Bjarne Stroustrup. Addison-Wesley 1991.

He invented C++ (pronounced C plus plus). He wrote the book.

Many years later, James Gosling invented another language, based on C++.

Some people have referred to that language, Java, as "C plus plus minus minus."

If you must interface with legacy code, you must have this book.

Effective C++: 50 Specific Ways to Improve Your Programs and Design.
Scott Meyers. Addison-Wesley 1992.
(Out of print. Later edition shown here.)
15 Have operator= return a reference to *this.

28 Use structs to partition the global namespace.

43 Use multiple inheritance judiciously.

Aren't you glad you use Java?

PostScript Language Reference Manual.
Adobe Systems Incorporated. Addison-Wesley 1985.
(Out of print. Later edition shown here.)

After AppleSoft Basic, I taught myself PostScript, and bought an incredibly expensive ($1700) laser printer.

For some years afterward, we generated our own Christmas cards using my hand-crafted PostScript.

Later, to simplify things, I wrote Pascal programs to generate the PostScript code.

PostScript Language Tutorial and Cookbook.
Adobe Systems Incorporated. Addison-Wesley 1985.

Like the M. C. Escher drawing of the hands drawing themselves

Camera-ready copy for this book was created entirely with PostScript... Successive drafts were processed... each time generating a single PostScript file. The book was proofed when needed by printing the file on an Apple LaserWriter PostScript printer. The final version was printed without modification on a Linotype Linotron 101 typesetter and delivered to Addison-Wesley. No manual paste-up of any kind was required.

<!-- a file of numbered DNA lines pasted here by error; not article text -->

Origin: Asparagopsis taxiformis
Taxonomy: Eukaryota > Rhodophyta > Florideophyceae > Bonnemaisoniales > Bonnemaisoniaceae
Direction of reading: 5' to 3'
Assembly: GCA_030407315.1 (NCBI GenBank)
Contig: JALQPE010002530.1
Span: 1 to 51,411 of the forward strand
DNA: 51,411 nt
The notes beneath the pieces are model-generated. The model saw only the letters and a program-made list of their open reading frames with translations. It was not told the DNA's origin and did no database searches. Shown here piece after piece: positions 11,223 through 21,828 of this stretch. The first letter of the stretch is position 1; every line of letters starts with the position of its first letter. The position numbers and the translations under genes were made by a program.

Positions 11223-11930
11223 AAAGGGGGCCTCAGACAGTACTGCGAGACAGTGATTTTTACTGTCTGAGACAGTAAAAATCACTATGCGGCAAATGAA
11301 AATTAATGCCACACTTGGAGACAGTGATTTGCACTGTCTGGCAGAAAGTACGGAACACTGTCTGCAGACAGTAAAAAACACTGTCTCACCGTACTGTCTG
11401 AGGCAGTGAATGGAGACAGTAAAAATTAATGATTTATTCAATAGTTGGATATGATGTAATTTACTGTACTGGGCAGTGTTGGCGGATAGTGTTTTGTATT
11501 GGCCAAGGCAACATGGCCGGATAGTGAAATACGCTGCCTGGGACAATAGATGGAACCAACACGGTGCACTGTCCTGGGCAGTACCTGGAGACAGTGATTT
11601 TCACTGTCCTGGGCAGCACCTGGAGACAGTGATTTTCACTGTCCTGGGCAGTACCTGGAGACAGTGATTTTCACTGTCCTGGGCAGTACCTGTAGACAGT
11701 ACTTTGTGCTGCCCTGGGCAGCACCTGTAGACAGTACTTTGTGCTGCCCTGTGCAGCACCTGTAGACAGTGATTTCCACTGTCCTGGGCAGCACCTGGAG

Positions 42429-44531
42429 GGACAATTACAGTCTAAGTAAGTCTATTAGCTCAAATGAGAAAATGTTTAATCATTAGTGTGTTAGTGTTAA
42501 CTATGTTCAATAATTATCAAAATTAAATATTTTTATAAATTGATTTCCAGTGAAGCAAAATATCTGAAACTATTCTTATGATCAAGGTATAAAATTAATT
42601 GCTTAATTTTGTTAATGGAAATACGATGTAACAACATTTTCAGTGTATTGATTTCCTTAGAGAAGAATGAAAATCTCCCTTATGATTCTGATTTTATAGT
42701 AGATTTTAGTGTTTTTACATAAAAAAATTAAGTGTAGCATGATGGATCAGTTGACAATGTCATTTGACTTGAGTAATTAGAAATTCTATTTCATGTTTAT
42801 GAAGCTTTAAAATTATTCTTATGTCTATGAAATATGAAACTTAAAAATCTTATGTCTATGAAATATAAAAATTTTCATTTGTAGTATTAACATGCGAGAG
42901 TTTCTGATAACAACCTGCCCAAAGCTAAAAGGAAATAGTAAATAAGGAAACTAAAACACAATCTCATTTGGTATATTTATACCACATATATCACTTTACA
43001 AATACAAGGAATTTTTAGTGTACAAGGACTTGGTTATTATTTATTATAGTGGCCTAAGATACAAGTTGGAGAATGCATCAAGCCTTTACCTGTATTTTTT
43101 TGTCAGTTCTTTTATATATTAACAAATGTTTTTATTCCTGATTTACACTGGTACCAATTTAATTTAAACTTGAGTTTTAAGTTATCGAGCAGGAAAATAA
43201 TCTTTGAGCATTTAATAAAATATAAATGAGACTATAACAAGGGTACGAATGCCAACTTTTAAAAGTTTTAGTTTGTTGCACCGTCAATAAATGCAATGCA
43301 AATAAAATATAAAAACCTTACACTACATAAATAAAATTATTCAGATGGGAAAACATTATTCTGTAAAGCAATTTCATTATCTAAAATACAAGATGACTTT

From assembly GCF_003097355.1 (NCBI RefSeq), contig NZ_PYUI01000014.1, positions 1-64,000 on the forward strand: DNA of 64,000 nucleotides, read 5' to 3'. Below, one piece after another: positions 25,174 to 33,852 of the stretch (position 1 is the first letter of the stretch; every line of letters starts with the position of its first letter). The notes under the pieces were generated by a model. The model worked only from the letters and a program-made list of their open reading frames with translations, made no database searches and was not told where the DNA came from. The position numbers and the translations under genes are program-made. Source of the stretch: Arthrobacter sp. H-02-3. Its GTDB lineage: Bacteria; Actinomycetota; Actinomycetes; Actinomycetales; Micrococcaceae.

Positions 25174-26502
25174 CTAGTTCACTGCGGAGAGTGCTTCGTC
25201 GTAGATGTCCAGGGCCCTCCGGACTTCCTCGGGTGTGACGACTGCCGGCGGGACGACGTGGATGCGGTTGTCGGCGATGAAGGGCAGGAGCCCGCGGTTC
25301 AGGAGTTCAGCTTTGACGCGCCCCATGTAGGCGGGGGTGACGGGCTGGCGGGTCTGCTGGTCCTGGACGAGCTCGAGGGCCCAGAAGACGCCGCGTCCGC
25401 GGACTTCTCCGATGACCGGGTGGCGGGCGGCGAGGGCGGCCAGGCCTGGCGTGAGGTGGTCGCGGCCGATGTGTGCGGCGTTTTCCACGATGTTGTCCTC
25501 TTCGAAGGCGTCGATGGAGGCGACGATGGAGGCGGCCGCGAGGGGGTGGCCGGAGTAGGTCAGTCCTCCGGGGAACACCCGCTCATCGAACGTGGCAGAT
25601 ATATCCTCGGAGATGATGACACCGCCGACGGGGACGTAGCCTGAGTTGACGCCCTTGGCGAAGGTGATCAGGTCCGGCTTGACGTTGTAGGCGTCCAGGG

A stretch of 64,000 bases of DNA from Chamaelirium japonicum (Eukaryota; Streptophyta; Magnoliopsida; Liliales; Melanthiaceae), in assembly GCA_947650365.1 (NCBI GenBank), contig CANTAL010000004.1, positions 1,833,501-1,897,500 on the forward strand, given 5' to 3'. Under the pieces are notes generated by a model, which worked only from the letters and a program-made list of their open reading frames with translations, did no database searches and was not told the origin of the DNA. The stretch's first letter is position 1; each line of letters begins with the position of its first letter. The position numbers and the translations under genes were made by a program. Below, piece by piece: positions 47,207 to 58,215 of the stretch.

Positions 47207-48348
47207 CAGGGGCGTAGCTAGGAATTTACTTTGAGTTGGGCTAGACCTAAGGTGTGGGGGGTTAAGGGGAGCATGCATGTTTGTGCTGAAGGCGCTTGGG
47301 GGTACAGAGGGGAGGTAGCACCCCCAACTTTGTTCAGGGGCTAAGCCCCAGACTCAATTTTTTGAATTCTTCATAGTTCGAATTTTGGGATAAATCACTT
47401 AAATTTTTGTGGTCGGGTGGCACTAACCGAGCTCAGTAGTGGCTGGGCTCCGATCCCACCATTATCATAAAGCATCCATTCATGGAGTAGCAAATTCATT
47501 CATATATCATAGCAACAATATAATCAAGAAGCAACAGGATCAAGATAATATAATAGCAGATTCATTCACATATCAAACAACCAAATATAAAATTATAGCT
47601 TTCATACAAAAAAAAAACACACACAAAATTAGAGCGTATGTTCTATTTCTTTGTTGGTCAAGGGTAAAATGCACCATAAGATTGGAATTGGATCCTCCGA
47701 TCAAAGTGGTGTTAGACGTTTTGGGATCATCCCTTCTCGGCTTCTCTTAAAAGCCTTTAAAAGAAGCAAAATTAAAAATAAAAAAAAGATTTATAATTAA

In 1985, that was pretty incredible.

English and Languages Similar to English

The Elements of Style, Third Edition.
William Strunk and E. B. White. Macmillan 1979.

You must read this.

This small book (1/4 inch thick) will teach you more about writing in less time than any other book ever written.

Don't bother with the later editions. You can find this one at almost any used book store.

To be or Not: An E-Prime Anthology

To be or Not: An E-Prime Anthology.
Edited by D. David Bourland, Jr. and Paul Dennithorne Johnston. International Society for General Semantics 1991.
What if the word is didn't exist? Words give us mental tools to apprehend our environment. The use of words for creating and storing knowledge distinguishes humans from other species. Yet language, the tool that makes us human, can also hurt us, if it corrupts our ability to make accurate evaluations. When tool tolerances go awry, we can fine-tune. Those who use E-Prime, a recent version of fine-tuned English, drop the verb to be in order to put people back in control of the language they use.
If nothing else, this will improve your product specification documents.

Business, Death and Glory

Janet Ruhl's Answers for Computer Contractors: How to Get the Highest Rates and the Fairest Deals from Consulting Firms, Agencies and Clients.
Janet Ruhl. Technion 1998.

Do you love your work but hate office politics?

Do your "benefits" cost more than they're worth?

Have you ever hoped to end to your life-as-chattel?

Find out what you're worth at Janet Ruhl's

The Bell Curve: Intelligence and Class Structure in American Life.
Charles Murray and Richard J. Herrnstein. Free Press 1996.

One thing about the engineering profession--we're all from the same side of the curve.

Find out how the other half lives.

And you ride yourselves over your fields
And you make all your animal deals
And your wise men don't know how it feels
To be Thick As A Brick.
-Jethro Tull

Where to Buy

O'Reilly publishes more good books than any other. (Shop there but buy somewhere else.) has the best prices. has the greatest selection. specializes in technical books.

And the largest used book store in the world is Powell's Books.